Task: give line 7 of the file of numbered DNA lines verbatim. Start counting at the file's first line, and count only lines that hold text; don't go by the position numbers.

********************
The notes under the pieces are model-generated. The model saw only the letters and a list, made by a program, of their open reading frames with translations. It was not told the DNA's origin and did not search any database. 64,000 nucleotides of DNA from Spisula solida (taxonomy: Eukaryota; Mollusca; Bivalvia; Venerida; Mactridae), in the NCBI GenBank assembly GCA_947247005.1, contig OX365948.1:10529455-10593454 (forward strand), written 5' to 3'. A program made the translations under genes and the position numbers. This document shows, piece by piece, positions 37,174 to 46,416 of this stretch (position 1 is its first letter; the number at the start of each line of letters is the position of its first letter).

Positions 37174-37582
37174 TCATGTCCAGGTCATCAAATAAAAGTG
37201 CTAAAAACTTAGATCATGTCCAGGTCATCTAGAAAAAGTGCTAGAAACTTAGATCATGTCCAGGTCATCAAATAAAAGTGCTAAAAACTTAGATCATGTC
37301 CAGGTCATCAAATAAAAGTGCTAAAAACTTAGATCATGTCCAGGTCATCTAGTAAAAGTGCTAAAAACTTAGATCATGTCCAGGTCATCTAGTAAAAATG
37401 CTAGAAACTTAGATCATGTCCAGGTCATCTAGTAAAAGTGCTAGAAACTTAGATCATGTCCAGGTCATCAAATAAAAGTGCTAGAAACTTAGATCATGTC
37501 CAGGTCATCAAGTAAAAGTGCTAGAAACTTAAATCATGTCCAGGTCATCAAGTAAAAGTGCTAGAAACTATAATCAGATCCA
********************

37501 CAGGTCATCAAGTAAAAGTGCTAGAAACTTAAATCATGTCCAGGTCATCAAGTAAAAGTGCTAGAAACTATAATCAGATCCA